Background TNF is one of the major cytokines involved in the pathogenesis of rheumatoid arthritis (RA) and anti-TNF therapies are effective at preventing inflammation and structural damage in this disease. However, it is not clear whether TNF destroys cartilage directly or via induction of other cytokines including IL-1β. Furthermore, the cellular sources for TNF within the inflamed joints remain controversial.
Objectives Here, we studied effects of TNF on cartilage and compared TNF production by different cell types to gain deeper insights into the mechanism of action for anti-TNF biologics in RA.
Methods In vitro studies were performed using primary human synovial fibroblasts (SF), chondrocytes or cartilage explants, and human peripheral blood mononuclear cells (PBMC) from individuals without history of joint disease. Cells and tissues were stimulated with recombinant human TNF, IL-1β, LPS, or members of alarmin family (S100A8 and S100A9). Adalimumab, etanercept, or certolizumab pegol were used to block TNF. Levels of cytokines and matrix metalloproteinases (MMPs) were detected using mesoscale discovery (MSD) assay, and gene expression was measured by real-time PCR. For in vitro cartilage destruction studies, bovine explants were co-cultured with activated human PBMC followed with proteoglycan quantification. In vivo effects of adalimumab on cartilage were evaluated in human TNF transgenic (hTNF-Tg) mouse model of arthritis.
Results We first examined whether TNF blockade provide cartilage protection in vivo and found that adalimumab treatment significantly decreased proteoglycan depletion from the articular cartilage of hTNF-Tg mice. In vitro, TNF induced strong up-regulation of IL-6, MMP1, and MMP3 in isolated human chondrocytes and cartilage explants. Additionally, TNF treatment resulted in significant proteoglycan depletion from bovine cartilage explants confirming previous findings; showing that bovine cartilage can respond to human cytokines. In an effort to identify cellular sources of TNF, we challenged chondrocytes, PBMC and SF with inflammatory stimuli, including alarmins, known to be involved in joint pathology and found that PBMC produced significantly higher levels of TNF. In sharp contrast with SF and chondrocytes, TNF failed to induce high amounts of IL-6, MMP1, and MMP3 in PBMC; suggesting that different cell populations play a distinct role in triggering and propagating joint inflammation. Furthermore, blocking both endogenous and exogenous TNF with anti- TNF biologics protected cartilage from proteoglycan depletion in vitro.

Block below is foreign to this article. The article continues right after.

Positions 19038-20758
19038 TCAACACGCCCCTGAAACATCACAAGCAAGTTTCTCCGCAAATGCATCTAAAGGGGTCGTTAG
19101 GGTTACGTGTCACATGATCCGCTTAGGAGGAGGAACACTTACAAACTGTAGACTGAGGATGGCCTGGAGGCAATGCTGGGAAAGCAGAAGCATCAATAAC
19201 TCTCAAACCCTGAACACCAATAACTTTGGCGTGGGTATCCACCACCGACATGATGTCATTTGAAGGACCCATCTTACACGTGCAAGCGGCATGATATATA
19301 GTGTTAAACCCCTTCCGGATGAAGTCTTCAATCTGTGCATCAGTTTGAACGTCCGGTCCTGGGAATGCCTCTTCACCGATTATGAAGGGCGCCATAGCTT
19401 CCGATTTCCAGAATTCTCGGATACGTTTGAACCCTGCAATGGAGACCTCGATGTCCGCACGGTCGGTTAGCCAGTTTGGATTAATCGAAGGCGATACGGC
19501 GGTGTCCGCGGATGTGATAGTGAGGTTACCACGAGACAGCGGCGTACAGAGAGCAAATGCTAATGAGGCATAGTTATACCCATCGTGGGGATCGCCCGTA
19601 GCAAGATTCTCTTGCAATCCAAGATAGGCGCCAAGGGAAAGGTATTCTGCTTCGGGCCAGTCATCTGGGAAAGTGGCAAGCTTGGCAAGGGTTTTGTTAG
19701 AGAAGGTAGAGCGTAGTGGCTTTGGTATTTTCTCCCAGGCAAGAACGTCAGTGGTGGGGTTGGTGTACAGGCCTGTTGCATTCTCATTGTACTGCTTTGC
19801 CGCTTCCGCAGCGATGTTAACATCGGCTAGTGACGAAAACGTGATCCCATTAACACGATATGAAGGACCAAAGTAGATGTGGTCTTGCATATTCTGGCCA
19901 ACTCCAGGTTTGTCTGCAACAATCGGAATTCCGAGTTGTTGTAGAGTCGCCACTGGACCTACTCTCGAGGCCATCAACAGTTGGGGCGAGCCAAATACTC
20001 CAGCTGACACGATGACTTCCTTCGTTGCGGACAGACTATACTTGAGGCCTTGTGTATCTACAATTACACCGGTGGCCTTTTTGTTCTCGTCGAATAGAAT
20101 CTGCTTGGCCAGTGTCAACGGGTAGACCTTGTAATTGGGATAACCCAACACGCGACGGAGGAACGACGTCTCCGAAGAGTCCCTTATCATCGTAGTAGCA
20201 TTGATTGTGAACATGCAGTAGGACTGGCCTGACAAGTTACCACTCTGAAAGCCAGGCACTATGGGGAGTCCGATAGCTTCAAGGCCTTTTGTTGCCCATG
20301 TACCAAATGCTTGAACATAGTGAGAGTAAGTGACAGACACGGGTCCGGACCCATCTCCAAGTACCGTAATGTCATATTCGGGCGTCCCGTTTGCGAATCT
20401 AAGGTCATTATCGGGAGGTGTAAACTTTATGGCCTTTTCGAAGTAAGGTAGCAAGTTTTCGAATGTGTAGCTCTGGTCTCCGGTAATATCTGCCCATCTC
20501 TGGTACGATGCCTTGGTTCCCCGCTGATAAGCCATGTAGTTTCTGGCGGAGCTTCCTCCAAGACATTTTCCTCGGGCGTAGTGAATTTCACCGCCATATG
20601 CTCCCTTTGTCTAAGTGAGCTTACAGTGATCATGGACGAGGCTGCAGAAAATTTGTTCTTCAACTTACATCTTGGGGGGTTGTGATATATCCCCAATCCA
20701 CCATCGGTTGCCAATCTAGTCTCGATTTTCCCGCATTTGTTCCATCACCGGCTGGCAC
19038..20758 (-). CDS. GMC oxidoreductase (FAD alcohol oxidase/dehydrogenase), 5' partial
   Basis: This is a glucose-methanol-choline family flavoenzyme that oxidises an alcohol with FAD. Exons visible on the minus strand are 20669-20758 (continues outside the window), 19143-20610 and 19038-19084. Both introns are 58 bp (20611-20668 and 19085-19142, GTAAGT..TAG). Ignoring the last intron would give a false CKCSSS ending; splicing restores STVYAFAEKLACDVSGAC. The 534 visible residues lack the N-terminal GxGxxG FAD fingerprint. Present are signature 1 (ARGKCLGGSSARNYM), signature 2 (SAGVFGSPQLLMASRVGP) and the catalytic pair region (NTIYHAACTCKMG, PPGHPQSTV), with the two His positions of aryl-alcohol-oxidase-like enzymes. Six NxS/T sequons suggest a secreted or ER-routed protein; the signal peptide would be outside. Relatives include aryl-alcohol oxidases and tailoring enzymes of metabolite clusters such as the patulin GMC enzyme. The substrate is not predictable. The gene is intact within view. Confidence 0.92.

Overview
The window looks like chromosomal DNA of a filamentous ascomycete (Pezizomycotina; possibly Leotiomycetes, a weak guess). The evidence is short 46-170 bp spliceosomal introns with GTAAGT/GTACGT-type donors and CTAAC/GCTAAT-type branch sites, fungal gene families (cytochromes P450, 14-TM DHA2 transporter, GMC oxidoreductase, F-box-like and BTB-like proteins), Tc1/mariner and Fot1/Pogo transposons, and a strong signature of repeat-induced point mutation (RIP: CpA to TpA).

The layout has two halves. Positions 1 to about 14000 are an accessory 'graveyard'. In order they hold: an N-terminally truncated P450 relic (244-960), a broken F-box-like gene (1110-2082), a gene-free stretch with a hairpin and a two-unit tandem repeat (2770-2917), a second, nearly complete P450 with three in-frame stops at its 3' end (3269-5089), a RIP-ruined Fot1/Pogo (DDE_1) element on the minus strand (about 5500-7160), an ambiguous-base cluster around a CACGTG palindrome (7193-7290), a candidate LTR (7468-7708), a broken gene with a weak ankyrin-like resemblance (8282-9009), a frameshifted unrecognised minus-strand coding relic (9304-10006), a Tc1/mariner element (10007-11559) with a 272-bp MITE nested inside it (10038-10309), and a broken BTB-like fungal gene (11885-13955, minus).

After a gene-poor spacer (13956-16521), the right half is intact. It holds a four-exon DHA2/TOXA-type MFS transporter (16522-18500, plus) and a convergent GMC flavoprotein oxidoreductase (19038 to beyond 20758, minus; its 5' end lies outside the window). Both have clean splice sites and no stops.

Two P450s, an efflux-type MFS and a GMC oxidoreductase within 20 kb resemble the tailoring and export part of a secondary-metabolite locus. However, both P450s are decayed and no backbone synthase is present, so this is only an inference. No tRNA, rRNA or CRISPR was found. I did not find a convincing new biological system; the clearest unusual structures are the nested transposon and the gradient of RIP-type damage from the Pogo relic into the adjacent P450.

Conclusions This work demonstrates that TNF directly triggers the catabolic program in human chondrocytes leading to cartilage damage. Our findings also suggest that neutralization of TNF, produced by PBMC infiltrating inflamed joint, decreases catabolic activity of chondrocytes and fibroblasts, which contributes to cartilage protective effects of anti-TNF biologics in RA.
Acknowledgement We thank Jochen Salfeld, Melanie Ruzek and Sarah Sirin for critical review of the manuscript.
Disclosure of Interest A. Yarilina Shareholder of: Abbvie, Employee of: Abbvie, T. Melim Shareholder of: Abbvie, Employee of: Abbvie, Z. Kaymakcalan Shareholder of: Abbvie, Employee of: Abbvie